Engineering New Zealand manages a process for resolving concerns and complaints that covers our members and Chartered Professional Engineers (CPEng). Our process is designed to help engineers and the industry improve, censure where appropriate, and give the public confidence and trust in the industry. We don't take sides - we stay objective and make fair decisions.

For the public

You can contact us if you have concerns about one of our members or a Chartered Professional Engineer. We only deal with concerns about individual engineers, not about firms or organisations.

How to raise a concern

If you’ve got a concern about an engineer, we advise that you let them know and try to resolve it directly with them first by:

  • Writing to the engineer, being clear about your concerns and asking for a response. Tell the engineer what outcome you want.
  • Requesting a meeting with the engineer to talk through your concerns. You could take a support person with you, and you could request that an independent person facilitate the meeting.
  • Raising your concerns with the engineer’s manager.

If you can’t resolve the concern directly with the engineer, it's time to let us know, so we can help.

You’ll need to provide us with your perspective on what happened, and all relevant evidence. This could include reports, email conversations you've had with the engineer, or statements from other people involved. It is better to give us everything you have at the beginning of the process.

Submit your concern

We can help resolve concerns about:

  • the quality of the engineer’s work, or
  • the engineer’s conduct and behaviour.

We can’t resolve concerns about:

  • commercial or contractual matters
  • fees and payment, or
  • employment.

Our process is focused on resolution, quality improvement, learning and appropriate accountability. We can’t help you achieve compensation or reparation, and we can’t order an engineer to undertake specific action in relation to project.

Once we’ve assessed your concerns, we’ll talk with the engineer and ask for a response. We may need to get information from other people involved too. Then we consider how best to resolve your concerns. Different options include:

  • Asking if you are open to an alternative disputes resolution process.
  • Asking if you are open to any other early resolution options, such as using your concerns as an educational opportunity for the engineer.
  • Commencing a formal investigation and disciplinary process.

Using our early resolution process for concerns helps things be resolved quickly - in 2-4 months. More complex concerns of a technical nature, or concerns that proceed down a more formal route, may take longer. A full disciplinary process could take up to a year and sometimes longer.

For engineers

Most concerns can be resolved if they are dealt with openly and quickly.

If someone raises a concern directly with you, work with them to try to resolve it yourself. People don’t raise concerns lightly. Even if you think their concerns are without grounds, try to understand their perspective, and provide a clear response.

We encourage engineers going through the process to seek support and guidance from their mentors and colleagues that they trust. If you do not have access to that support, let us know and we will connect you with a senior member for support and guidance. If you can’t resolve the concern yourself, contact us for help.

Check out our toolkit for dealing with concerns

The resolution process

We start the resolution process by helping the person resolve their concerns directly with you.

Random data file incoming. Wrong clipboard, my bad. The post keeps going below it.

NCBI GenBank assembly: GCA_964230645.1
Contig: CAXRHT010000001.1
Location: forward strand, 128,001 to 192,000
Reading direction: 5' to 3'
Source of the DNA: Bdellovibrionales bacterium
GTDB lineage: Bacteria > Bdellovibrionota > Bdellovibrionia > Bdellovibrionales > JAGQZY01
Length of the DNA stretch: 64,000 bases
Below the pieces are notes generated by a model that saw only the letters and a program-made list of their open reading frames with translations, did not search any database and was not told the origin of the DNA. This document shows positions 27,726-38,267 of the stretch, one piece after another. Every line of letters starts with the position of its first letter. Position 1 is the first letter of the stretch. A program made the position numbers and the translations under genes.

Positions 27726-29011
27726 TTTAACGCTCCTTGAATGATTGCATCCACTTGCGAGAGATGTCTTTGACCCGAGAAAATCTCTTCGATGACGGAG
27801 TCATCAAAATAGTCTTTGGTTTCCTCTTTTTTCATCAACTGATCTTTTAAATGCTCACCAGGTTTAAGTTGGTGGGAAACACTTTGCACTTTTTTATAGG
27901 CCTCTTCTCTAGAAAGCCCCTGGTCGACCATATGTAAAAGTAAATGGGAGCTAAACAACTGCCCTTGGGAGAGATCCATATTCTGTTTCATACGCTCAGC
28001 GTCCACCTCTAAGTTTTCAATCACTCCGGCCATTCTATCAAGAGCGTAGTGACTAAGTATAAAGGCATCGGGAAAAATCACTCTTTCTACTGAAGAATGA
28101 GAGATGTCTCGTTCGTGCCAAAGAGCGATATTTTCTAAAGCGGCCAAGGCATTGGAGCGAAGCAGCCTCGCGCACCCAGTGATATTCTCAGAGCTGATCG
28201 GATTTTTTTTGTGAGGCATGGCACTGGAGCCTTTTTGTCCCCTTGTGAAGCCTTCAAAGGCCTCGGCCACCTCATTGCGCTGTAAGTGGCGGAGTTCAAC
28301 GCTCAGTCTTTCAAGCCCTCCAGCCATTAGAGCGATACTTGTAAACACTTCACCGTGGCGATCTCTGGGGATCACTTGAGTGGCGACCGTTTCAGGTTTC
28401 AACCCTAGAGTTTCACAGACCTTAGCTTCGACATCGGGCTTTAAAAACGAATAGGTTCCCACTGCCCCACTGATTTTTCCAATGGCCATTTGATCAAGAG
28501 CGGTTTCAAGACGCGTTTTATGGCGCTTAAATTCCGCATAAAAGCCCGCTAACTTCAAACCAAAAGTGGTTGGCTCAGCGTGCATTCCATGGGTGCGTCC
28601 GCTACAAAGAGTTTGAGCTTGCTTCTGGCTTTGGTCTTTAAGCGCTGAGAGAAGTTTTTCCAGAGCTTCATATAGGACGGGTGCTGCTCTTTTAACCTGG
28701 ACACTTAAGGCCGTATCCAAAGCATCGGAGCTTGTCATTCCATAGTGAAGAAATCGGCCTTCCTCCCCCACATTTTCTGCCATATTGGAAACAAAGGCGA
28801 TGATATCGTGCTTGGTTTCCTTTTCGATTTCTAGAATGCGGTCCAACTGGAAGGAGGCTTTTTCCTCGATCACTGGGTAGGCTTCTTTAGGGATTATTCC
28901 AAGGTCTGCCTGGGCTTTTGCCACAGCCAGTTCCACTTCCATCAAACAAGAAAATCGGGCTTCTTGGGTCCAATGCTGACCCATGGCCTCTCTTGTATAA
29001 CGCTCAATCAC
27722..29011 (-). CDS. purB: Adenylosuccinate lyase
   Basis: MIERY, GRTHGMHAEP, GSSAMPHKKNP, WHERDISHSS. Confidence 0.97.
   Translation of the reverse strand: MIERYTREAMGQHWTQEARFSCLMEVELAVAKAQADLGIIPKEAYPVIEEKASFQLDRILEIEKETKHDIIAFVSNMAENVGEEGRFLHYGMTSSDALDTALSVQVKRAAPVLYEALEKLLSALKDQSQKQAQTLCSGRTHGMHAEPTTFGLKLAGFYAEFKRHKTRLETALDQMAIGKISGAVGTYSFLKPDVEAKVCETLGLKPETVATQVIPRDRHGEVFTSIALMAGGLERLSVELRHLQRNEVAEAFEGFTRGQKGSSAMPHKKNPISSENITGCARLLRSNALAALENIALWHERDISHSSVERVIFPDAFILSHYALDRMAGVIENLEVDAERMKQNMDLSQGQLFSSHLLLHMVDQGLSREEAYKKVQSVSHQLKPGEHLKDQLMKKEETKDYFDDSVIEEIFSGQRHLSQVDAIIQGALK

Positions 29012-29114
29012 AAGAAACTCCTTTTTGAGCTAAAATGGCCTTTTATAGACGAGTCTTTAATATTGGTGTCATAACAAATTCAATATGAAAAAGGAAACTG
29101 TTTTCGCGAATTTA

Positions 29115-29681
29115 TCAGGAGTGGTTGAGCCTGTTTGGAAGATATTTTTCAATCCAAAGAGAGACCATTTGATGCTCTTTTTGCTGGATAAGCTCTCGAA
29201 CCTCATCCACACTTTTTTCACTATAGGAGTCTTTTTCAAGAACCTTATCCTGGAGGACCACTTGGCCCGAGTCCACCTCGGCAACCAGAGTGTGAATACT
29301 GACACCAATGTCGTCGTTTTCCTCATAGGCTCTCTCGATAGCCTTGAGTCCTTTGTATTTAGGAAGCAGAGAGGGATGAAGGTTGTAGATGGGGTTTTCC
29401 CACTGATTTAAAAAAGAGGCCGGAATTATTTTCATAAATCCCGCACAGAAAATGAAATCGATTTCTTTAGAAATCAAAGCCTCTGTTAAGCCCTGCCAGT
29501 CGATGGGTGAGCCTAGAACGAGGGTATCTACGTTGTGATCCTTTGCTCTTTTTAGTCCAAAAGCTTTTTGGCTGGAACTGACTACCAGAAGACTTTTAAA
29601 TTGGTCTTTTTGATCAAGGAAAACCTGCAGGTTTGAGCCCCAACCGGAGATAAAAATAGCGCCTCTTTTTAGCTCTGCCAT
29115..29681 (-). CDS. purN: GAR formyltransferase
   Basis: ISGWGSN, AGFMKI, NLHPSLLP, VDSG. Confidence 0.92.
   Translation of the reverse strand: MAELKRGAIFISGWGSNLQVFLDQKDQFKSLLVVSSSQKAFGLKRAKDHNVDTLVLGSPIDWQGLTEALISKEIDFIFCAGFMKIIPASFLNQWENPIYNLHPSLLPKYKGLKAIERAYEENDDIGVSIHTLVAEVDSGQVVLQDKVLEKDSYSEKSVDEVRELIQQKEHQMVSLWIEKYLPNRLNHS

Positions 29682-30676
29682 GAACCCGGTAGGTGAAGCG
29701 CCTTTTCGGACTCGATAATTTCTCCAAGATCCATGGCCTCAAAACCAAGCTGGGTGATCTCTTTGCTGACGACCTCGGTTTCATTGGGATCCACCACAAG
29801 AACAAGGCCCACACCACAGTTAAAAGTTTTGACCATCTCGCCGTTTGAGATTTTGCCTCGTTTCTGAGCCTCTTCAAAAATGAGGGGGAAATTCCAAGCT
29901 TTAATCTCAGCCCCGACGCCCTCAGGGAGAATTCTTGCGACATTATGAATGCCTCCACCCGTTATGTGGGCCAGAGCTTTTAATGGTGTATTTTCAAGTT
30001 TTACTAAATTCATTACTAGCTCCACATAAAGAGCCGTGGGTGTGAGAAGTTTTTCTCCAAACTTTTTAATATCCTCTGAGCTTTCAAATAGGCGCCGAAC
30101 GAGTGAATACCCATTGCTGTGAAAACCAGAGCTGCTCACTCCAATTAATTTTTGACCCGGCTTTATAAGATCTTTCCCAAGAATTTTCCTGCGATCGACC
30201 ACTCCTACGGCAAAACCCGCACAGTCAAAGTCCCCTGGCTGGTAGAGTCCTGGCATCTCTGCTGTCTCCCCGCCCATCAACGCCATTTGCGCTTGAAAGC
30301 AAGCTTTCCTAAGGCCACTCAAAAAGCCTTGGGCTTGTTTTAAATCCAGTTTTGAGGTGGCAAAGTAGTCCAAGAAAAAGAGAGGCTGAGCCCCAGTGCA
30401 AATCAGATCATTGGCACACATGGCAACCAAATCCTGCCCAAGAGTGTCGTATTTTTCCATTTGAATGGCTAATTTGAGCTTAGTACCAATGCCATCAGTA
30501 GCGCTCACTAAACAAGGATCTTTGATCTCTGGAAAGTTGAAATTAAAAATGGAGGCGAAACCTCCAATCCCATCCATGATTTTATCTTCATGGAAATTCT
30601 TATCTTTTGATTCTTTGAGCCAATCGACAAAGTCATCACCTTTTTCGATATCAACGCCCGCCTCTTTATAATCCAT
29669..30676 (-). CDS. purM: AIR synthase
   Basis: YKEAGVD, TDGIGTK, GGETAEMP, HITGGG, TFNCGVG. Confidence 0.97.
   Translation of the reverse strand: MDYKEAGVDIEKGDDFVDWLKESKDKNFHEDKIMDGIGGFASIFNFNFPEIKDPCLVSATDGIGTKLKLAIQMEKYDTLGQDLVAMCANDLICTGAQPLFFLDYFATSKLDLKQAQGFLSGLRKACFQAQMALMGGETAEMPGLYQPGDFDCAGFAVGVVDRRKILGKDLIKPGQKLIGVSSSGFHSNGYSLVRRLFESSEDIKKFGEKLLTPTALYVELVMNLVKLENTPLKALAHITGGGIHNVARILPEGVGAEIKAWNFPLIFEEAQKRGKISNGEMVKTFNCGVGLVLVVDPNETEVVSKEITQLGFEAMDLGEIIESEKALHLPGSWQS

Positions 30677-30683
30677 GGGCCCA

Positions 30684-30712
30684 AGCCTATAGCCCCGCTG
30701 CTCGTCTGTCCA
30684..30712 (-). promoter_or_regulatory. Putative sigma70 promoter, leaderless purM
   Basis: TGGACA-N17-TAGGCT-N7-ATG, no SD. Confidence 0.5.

Gathering evidence

It’s important that we hear both sides of the story. Once the person has told us their concerns, we’ll ask you for a response. Your response needs to be as clear and detailed as possible, and should include all relevant information such as:

  • exactly what happened (including dates and timeline)
  • documentation (including contracts and reports)
  • correspondence (including emails and text messages)
  • steps you have taken to resolve the concerns
  • names of people who might be able to provide further information.

We usually send a copy of your response to the person to see if it resolves their concerns.

Potential outcomes

Once we know all perspectives, we assess the concern and consider how best to resolve the situation. Different options include:

  • Asking if you are open to an alternative disputes resolution process.
  • Using the situation as an educational opportunity and a reminder of your professional obligations.
  • Reviewing your competence.
  • Commencing a formal investigation and disciplinary process.

Where appropriate, we will look to resolve the concerns using our early resolution process. Under this process, the focus is on resolution, quality improvement and learning. However, if the concerns raise serious issues of competence, health, or safety, we may need to take formal action.

Using our early resolution process for concerns helps things be resolved quickly - in 2-4 months. More complex concerns of a technical nature, or concerns that proceed down a more formal route, may take longer. A full disciplinary process could take up to a year and sometimes longer.

Alternative dispute resolution

Alternative Dispute Resolution refers to a range of processes to help parties reach resolution in a way that ensures everyone is heard and understood. Disputes often arise from miscommunication, and this is a way to resolve them.

It’s an efficient, confidential, and flexible process that allows the engineer to learn directly from the person concerned. It also allows the person concerned to work with the engineer to agree on solutions.
If we think Alternative Dispute Resolution is right for you, we will talk to you and seek your consent. If you agree, we may facilitate a conversation between the parties, or we may ask an independent mediator to run a formal process.